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Contesting Identities: Sports in American Film


Contesting Identities: Sports in American Film

Baker, Aaron. Urbana and Chicago: University of Illinois Press, 2003. 162 pages, $32.50, hardcover. ISBN: 0252028163

Aaron Baker's Contesting Identities: Sports in American Film is an indictment of the key American myth that anyone can succeed through self-reliance. Baker finds that sports films, in general, comprise a site in which the myth is represented and reproduced. Baker's focus, though presented from multiple analytical perspectives, is singular in its purpose. That said, Baker does concentrate on what he considers the four core American sports: football, baseball, basketball and boxing. Approximately ninety movies, from the silent era to the present day, provide the content of the analysis, but several are exemplary and are cited repeatedly in the book's introduction, four chapters and conclusion. Each chapter comprises one category of analysis: history and identity, Hollywood and the black athlete, gender and class (in boxing).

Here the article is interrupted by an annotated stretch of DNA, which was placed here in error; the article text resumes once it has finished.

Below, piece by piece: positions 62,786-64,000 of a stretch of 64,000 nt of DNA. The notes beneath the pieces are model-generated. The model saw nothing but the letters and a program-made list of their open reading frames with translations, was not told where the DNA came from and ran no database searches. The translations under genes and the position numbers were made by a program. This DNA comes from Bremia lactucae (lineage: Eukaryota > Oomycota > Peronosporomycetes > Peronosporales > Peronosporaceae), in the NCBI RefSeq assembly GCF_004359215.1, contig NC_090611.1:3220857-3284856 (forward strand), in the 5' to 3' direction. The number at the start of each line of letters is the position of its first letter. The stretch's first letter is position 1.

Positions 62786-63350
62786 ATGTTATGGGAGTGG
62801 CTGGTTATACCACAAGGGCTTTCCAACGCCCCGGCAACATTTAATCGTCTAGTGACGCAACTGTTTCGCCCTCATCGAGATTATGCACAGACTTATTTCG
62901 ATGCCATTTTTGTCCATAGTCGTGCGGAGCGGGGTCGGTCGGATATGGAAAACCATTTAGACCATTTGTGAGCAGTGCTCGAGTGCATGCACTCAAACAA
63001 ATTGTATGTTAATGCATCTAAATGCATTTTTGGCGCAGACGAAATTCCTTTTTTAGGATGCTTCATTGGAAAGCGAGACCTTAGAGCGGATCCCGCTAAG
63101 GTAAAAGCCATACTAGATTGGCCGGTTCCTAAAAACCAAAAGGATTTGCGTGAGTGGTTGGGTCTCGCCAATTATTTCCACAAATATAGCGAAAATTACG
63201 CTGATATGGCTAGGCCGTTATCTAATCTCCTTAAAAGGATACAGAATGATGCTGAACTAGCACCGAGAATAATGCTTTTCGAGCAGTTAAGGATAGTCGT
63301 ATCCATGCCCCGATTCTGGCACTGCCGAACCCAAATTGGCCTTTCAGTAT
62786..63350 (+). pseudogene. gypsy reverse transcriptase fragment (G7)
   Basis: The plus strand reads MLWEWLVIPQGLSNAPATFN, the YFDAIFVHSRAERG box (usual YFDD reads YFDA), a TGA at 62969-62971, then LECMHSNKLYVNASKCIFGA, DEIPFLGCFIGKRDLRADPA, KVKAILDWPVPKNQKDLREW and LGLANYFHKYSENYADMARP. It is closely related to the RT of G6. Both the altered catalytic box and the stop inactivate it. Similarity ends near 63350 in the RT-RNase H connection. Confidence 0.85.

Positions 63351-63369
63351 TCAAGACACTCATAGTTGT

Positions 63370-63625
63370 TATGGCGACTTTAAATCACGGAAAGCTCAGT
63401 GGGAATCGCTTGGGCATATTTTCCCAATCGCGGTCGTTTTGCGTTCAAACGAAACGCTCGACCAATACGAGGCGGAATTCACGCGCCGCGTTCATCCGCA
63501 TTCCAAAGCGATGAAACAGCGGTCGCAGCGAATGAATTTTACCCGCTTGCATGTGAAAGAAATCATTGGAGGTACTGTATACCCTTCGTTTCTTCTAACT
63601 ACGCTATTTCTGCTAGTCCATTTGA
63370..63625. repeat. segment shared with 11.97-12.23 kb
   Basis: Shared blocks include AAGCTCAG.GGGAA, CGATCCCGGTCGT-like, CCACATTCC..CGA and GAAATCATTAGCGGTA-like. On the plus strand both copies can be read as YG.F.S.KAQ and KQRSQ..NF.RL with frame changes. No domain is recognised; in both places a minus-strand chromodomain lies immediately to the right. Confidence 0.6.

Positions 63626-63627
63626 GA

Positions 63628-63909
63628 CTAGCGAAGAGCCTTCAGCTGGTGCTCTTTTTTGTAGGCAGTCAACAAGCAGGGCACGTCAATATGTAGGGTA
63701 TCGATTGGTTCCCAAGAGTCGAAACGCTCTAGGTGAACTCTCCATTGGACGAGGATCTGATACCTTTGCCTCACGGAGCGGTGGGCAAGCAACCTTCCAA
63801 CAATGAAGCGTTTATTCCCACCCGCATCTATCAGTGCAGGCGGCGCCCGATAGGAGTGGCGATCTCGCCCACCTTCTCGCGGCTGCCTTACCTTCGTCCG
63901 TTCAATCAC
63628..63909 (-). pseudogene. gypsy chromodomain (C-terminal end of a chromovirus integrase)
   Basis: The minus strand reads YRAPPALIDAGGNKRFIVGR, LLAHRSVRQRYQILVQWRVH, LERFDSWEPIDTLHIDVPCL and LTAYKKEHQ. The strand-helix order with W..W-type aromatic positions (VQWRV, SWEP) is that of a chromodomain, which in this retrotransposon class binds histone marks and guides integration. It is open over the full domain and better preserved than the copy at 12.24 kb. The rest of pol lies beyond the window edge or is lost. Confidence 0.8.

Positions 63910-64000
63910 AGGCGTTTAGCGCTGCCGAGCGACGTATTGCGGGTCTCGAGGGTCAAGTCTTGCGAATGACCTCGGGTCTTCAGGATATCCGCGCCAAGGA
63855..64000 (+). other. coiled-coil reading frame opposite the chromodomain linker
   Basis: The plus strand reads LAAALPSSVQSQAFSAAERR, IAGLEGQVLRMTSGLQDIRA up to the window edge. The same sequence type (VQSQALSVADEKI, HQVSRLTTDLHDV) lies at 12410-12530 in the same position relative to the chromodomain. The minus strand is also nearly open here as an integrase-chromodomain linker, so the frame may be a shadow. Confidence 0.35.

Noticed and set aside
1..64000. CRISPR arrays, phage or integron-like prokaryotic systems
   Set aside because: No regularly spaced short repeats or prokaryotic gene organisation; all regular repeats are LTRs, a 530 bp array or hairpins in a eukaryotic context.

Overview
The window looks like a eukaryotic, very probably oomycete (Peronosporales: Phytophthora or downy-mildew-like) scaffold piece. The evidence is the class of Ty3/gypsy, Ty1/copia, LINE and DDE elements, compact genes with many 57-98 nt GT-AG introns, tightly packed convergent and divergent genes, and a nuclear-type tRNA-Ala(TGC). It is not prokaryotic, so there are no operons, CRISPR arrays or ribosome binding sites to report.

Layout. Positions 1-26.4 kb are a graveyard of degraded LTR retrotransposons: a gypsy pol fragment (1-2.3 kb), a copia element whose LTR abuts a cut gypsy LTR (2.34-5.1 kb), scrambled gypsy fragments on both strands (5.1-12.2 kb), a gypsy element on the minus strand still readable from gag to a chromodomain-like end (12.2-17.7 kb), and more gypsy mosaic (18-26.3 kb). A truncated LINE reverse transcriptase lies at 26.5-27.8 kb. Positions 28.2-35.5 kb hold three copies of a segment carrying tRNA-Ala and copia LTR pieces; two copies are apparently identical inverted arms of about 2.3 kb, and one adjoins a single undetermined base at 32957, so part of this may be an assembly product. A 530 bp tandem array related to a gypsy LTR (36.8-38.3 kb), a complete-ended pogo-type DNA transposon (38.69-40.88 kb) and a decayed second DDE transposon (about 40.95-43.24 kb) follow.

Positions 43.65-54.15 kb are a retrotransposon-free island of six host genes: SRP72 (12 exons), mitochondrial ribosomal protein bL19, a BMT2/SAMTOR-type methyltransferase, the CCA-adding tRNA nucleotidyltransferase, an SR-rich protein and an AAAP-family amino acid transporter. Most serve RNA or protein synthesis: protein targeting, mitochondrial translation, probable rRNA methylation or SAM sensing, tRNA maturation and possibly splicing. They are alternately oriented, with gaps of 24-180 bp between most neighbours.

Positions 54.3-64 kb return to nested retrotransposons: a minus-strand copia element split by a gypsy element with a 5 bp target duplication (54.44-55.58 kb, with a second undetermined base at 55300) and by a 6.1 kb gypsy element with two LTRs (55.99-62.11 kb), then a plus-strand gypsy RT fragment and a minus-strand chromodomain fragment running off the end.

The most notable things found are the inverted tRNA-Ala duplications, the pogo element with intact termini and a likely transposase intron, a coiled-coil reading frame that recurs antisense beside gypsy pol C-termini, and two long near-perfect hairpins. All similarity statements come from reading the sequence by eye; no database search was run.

Contesting Identities relentlessly examines the American myth that hard work and self-reliance will be rewarded. Rather than being separate issues, class, race and gender then become entry points for further analysis of the ways the culture maintains and reproduces (one of) its central ideologies. This leads to some repetitions -– several films figure in every chapter -– and the seeming inevitability of the conclusions. For example, Knute Rockne: All American falls into the history and race categories of analysis, The Jackie Robinson Story falls into three and The Harder They Fall fits all four. Regardless, the multiple approaches only confirm the (frequent) complicity of film makers in providing fables of self-determination and individuality, even when it is a misrepresentation of historical fact. Nowhere is this more evident than in Hollywood's many manipulations of both the real and the film versions of Jackie Robinson. In contrast, Baker shows, are films such as Eight Men Out which depict unrewarded prowess and the sinister side of individuality and the pursuit of personal rather than communal gain.

The effect, Baker concludes, is that most films function to deny social identity -– that is, a predominantly working class identity -– by focusing on the individual. Mediated productions of actual sporting events, with their emphasis on stars over teams, only serve to reinforce their cinematic counterparts. The overlapping topics should not surprise readers. First, the analytical catergories are imbricated with each other and with social identity. Second, as Baker observes, "to some degree every sports film is about gender, whatever it has to say about other aspects of social identity" (3). Thus, the section on gender forms the largest chapter. As well, the discussion of the narrative of self-determination as a particularly masculine concept underlies every other chapter.